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Understanding Learning Environments with Nick Barker

Our Further/Higher Education Manager, Nick Barker, sat down with Paul Bray from AV Magazine to discuss the modern learning environment. 

How have teaching and learning changed in recent years, and how has this affected the spaces where teaching and learning happen (huddle spaces, classrooms, lecture halls, practical spaces and labs, etc)? 

The pandemic accelerated technology adoption in Higher Education. The rate in which technology was deployed in Lecture theatres, seminar rooms, general teaching spaces and smaller huddle areas grew quickly, as the need to deliver remote and hybrid lectures was required. Moving forward, the technology is used and adopted for in person lectures now and future proofed should a hybrid model be required. Most spaces now have VC equipment in them such as microphones, cameras and interactive displays.

What are the main technology requirements of learning spaces today, and how are these usually met?

Teaching spaces need to be flexible. They need to have the correct set up for in person and hybrid teaching or meetings. Most institutions are setting up Microsoft Team Rooms for quick meeting start and join.

What's the latest thinking on the best ways to support flipped (student-led) and blended (in-person plus remote) learning?

Smaller, Collaborative areas of 4-6 people with a screen at the end of the desk  or pod harbour collaborative student sessions. They can share content from their own devices and collaborate effectively. This can also be scaled for larger spaces with technology to support BYOD (Bring Your Own Device).

Are there any new, specialised or unusual solutions (that educational institutions may not be very aware of) that could improve learning spaces and the learning experience?


Do different stakeholders (professors/teachers, students, AV technicians, etc.) have very different requirements, and how can institutions reconcile these so that their learning spaces provide the best experience and outcomes for all?

Yes, and this is something I experience often. The requirements of the academic and IT/Networking teams are different, and there is a balance to be struck between enhancing teaching and learning with technology, and it being secure and able to be managed by IT Teams.

Is there a big difference between learning spaces in schools (age 5-18) and higher education (age 18+)? What can these two sectors learn from each other?

Yes, university spaces are multi-modal and used in a number of ways, by many different people be it staff or students. Lectures occur all over campus, whereas a teacher in a school stays in that classroom all year so can personalise their experience. The university teaching space needs to be easy to use by many different people with varying abilities.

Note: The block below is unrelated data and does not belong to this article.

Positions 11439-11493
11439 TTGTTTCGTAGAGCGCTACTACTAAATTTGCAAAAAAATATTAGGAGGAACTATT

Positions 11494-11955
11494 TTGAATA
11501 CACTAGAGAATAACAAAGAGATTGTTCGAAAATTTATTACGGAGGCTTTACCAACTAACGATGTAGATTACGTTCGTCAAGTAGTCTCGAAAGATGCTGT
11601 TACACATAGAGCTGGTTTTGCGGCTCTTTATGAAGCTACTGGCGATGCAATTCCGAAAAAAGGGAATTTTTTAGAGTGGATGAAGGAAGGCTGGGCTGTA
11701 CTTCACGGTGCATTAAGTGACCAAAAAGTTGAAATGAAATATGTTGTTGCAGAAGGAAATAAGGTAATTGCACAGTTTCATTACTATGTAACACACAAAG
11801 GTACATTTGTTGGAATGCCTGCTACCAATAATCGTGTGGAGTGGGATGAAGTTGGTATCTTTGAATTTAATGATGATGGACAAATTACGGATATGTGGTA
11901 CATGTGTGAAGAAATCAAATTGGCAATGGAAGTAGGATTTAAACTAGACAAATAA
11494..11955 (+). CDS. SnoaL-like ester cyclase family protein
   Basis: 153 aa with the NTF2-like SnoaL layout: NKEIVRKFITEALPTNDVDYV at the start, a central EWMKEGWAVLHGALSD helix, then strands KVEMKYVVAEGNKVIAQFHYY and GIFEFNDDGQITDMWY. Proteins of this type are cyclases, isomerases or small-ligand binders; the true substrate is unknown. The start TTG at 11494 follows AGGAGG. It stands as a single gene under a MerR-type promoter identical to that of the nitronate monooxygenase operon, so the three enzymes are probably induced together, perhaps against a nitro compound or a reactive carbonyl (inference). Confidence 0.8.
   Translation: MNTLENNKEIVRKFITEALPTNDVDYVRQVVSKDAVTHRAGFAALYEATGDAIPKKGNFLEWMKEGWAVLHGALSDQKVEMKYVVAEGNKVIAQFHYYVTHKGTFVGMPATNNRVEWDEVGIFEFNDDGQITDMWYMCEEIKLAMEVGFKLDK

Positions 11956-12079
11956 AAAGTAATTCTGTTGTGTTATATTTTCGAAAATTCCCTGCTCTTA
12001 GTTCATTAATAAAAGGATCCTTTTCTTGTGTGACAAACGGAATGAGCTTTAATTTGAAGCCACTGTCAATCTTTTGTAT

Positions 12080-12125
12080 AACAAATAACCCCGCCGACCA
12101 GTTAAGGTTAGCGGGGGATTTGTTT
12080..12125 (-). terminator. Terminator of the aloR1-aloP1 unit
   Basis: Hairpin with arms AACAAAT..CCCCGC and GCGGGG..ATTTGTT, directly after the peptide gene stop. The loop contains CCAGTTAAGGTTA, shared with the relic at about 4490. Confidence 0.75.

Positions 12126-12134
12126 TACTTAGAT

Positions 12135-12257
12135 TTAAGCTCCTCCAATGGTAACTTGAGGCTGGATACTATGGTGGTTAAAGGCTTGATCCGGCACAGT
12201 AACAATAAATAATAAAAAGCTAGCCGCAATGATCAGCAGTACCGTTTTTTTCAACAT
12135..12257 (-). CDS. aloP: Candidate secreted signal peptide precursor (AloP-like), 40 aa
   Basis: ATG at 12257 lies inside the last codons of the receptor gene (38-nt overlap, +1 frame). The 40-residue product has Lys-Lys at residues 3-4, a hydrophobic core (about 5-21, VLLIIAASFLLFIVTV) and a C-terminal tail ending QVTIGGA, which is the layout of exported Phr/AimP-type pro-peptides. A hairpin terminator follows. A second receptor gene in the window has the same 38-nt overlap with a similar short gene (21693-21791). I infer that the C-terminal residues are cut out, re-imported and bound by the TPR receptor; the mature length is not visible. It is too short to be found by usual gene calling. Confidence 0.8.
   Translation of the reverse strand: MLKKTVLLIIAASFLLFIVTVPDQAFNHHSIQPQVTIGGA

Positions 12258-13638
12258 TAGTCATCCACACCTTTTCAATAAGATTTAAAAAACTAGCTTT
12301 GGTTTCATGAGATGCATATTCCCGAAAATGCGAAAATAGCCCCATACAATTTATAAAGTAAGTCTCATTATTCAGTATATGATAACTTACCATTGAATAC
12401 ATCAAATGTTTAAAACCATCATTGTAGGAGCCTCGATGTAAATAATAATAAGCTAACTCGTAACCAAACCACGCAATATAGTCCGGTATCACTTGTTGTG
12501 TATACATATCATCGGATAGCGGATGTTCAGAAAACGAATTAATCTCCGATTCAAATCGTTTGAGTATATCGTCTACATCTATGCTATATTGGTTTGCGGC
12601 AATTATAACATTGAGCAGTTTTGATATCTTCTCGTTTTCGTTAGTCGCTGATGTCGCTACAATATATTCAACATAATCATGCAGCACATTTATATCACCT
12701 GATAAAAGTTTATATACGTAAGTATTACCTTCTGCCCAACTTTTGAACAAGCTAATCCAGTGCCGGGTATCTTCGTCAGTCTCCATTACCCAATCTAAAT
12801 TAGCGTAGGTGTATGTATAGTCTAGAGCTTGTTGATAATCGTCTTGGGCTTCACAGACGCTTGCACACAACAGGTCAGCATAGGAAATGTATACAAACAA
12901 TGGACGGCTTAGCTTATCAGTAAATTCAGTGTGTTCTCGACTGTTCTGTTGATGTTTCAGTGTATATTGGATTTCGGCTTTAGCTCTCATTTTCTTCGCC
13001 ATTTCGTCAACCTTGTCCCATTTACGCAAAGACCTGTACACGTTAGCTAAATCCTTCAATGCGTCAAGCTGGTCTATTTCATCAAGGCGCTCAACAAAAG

Is it better to standardise learning spaces across the organisation, or to custom-design each one? What are the pros and cons of a "one size fits all" versus bespoke approach, and of mass roll-outs compared with one-offs? Similarly, is it better to standardise on a small number of products and brands, or to adopt a best-of-breed approach?

Universities mainly standardise on equipment and scale up or down depending on the room requirements. There is not a one size fits all, but there is a standard that universities adopt to make managing and supporting easier. I think universities deploy a mixture of both bespoke design and equipment to suit, and a general approach for standard teaching spaces.

Educational institutions tend to have small AV technical teams. So how can learning spaces be designed to minimise the amount of technical support and maintenance required?

As above, spaces need to be equipped with the correct equipment for the purpose of that room, but flexible enough to be rolled out across multiple locations.

What other issues and challenges do educational institutions face when equipping learning spaces (if not covered above), and how can these best be tackled; at the concept and design stage, during implementation, after implementation?

Training for academic staff post installation, allowing users to be familiar with the technology and how to use it.

Where is the real innovation in learning spaces, what's new and what are the hot topics, now and for the future (if not already covered)?

Using interactive displays, collaborating effectively both in room and remote. Cyber Essentials, MTR’s, BYOD.

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Teaching spaces need to be flexible. They need to have the correct set up for in person and hybrid teaching or meetings. Most institutions are setting up Microsoft Team Rooms for quick meeting start and join.